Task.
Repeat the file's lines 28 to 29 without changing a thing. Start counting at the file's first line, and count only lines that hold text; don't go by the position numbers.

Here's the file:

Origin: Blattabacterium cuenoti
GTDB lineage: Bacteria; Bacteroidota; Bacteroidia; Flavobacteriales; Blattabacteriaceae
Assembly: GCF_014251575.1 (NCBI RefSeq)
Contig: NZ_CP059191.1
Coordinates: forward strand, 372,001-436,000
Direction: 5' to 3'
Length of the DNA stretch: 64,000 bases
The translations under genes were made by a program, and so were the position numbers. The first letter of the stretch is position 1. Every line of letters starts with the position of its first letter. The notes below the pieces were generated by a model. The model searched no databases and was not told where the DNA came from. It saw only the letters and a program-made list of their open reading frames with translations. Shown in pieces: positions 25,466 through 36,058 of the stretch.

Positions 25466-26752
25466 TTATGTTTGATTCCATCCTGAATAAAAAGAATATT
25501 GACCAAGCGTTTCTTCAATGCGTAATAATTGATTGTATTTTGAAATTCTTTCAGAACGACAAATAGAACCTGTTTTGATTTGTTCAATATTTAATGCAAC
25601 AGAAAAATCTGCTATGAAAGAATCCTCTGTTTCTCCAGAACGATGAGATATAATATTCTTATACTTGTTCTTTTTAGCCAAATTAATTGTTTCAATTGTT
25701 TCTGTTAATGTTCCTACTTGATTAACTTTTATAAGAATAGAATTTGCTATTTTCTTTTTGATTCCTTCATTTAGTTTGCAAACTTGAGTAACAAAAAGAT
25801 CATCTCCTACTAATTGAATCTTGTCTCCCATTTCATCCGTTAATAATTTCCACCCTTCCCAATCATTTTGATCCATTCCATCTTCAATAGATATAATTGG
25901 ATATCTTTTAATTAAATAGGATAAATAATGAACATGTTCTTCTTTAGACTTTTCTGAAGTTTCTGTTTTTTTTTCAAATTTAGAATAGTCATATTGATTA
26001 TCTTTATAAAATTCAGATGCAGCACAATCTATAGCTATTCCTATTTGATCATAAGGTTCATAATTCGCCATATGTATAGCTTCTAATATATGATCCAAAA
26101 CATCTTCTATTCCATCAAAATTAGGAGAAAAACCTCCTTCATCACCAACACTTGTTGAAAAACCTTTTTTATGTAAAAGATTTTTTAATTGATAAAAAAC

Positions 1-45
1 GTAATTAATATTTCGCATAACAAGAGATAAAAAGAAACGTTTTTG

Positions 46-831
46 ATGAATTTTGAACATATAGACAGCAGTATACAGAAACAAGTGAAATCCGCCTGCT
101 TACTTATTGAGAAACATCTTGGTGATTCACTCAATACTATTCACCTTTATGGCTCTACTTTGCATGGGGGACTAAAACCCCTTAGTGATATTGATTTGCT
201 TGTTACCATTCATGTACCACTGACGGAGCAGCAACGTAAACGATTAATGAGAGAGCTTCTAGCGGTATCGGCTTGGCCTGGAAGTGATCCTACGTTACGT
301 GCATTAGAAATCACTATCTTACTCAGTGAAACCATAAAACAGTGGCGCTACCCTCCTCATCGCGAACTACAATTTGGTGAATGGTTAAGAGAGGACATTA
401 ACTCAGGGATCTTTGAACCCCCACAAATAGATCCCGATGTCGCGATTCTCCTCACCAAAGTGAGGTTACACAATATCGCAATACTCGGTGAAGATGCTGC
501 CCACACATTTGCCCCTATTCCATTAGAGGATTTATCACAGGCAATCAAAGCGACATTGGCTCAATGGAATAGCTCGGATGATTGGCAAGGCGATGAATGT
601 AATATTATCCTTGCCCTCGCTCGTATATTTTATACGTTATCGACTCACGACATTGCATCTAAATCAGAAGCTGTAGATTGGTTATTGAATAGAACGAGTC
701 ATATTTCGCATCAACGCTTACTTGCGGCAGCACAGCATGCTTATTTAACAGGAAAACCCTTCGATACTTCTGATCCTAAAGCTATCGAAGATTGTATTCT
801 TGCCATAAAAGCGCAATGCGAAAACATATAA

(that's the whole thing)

701 ATATTTCGCATCAACGCTTACTTGCGGCAGCACAGCATGCTTATTTAACAGGAAAACCCTTCGATACTTCTGATCCTAAAGCTATCGAAGATTGTATTCT
801 TGCCATAAAAGCGCAATGCGAAAACATATAA